If you’re looking for the best ruins in the Yucatan, look no further. I’ve only been to this amazing side of Mexico a few times, but I try to visit at least two or three of the Yucatan ruins whenever I’m there. There are so many Mayan ruins in the Yucatan peninsula, it can be hard to determine which are the must-sees and which are the ones to save until next time.
It’s also hard to know how close you really are. On a map, none of it looks all that far from one another, but the Yucatan Peninsula is a lot bigger than you might think. If you’re based in Tulum, Coba is a great addition to your trip after visiting the ruins by the beach. However, a trip to Chichen Itza is pretty far – it’s more than three hours each way. From Merida, you can definitely see a ton of the ruins on day trips, but getting to Tulum would require an overnight trip, there’s no chance of seeing that in a day.
Whatever you don’t see on this trip just makes for a good excuse to come back again!
Chichen Itza is by far the most famous set of ruins in Mexico. It is the beautifully formed pyramid that I dreamt of visiting ever since I first moved to Mexico a few years ago. Seeing it person was just as incredible as I imagined it would be. I was based in Merida and my friends and I had rented a car, so we could easily get from Merida to Chichen Itza and back again in a day.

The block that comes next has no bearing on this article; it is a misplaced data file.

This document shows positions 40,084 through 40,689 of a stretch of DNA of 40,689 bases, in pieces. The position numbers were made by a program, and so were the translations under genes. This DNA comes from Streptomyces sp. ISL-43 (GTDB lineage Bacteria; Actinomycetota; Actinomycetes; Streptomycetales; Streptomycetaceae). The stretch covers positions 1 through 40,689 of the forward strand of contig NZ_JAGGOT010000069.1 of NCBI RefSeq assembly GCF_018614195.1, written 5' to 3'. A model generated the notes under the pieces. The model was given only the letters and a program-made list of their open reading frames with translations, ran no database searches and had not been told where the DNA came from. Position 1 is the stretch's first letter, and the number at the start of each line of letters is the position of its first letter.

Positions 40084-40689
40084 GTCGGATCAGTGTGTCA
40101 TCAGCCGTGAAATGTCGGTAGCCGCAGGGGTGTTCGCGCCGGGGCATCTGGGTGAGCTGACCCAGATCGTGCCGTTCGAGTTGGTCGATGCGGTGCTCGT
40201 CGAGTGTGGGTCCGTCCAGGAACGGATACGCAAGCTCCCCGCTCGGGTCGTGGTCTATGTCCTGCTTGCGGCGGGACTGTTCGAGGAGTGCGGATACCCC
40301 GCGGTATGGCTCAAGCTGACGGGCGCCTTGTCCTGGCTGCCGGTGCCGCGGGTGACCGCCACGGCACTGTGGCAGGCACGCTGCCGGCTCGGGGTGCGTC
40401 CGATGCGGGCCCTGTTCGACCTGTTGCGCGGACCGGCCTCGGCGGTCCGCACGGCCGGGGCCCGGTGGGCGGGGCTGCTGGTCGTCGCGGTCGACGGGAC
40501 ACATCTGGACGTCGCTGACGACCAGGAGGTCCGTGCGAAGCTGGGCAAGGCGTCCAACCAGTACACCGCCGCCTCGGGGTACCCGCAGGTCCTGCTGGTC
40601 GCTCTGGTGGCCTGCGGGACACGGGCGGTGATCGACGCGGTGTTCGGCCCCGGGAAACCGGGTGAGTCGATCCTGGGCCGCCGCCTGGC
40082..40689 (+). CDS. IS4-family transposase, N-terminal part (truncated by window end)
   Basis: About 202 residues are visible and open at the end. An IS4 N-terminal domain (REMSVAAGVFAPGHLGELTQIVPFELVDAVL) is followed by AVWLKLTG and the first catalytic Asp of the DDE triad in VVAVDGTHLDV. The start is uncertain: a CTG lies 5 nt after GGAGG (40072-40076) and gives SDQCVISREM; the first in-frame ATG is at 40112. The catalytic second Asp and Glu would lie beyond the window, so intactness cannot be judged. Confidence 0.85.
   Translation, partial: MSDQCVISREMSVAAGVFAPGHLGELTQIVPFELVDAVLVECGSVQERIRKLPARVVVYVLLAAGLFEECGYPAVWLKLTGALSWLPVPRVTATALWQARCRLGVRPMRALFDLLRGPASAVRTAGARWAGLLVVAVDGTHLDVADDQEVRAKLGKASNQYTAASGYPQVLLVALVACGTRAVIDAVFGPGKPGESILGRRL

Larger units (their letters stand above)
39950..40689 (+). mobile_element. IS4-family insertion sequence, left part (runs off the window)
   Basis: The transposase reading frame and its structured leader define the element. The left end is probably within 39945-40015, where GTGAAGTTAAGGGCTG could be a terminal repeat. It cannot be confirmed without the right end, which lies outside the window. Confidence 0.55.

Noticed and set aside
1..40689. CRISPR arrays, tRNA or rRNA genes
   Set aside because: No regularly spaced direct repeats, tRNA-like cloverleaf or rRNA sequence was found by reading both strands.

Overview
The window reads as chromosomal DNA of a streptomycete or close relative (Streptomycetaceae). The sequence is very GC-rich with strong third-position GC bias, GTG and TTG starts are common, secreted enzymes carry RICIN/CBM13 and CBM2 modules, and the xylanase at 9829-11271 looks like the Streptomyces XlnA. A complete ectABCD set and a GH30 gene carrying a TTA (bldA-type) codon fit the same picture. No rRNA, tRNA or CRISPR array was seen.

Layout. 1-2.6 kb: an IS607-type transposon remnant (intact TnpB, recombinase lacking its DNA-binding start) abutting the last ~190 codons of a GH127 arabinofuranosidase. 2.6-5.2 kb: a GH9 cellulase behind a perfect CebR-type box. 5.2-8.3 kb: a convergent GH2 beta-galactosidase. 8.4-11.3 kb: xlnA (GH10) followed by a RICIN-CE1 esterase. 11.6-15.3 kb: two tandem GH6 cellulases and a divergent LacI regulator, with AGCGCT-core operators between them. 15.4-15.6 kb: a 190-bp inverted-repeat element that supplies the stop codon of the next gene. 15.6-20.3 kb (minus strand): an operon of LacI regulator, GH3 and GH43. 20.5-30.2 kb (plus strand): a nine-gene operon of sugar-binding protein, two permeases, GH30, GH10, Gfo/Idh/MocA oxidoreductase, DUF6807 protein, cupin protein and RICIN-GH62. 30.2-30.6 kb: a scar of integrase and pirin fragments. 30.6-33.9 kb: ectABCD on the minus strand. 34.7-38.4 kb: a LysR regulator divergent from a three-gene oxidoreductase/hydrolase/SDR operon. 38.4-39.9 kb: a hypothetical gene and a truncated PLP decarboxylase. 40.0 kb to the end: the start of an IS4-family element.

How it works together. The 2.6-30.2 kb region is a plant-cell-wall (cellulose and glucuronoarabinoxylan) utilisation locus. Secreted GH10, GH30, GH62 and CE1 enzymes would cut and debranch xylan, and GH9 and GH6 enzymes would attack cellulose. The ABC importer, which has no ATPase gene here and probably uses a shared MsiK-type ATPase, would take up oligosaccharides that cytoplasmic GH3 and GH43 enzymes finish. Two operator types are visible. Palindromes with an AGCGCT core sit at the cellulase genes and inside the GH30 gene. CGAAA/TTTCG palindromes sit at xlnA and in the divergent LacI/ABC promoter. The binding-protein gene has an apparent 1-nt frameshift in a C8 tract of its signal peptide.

We opted not to get a guide, and instead grabbed a map and I also took screenshots of the Chichen Itza page of Lonely Planet so I could read out facts about each structure as we walked around.
You can definitely see Chichen Itza as a day trip tour from Cancun and Playa del Carmen if you go with a company like Olympus Tours or Get Your Guide. It’s a long day and they pick you up pretty early, but if you want an English speaking guide who can tell you more about the ruins and you don’t want to rent a car, this is definitely the best option.
A Chichen Itza Tour usually also includes a stop at a cenote, which is a naturally formed freshwater pool as well as a buffet lunch. This Chichen Itza tour gets really great reviews and is the one that I’ve sent family and friends on when they are in the Yucatan on vacation.
Read also: A Guide to Visiting Chichen Itza
Uxmal is an easy day trip from Merida. It’s only an hour away if you want to rent a car and self-drive. In my opinion, driving yourself is the best and if there are two or more people going, it’s also the cheapest option. You can easily rent a car for the day in Merida for about $35. Entrance to the ruins is minimal. If you’re really on a budget, you can pack a lunch for the day or you can have a cheap meal in the nearby town or once you get back to Merida.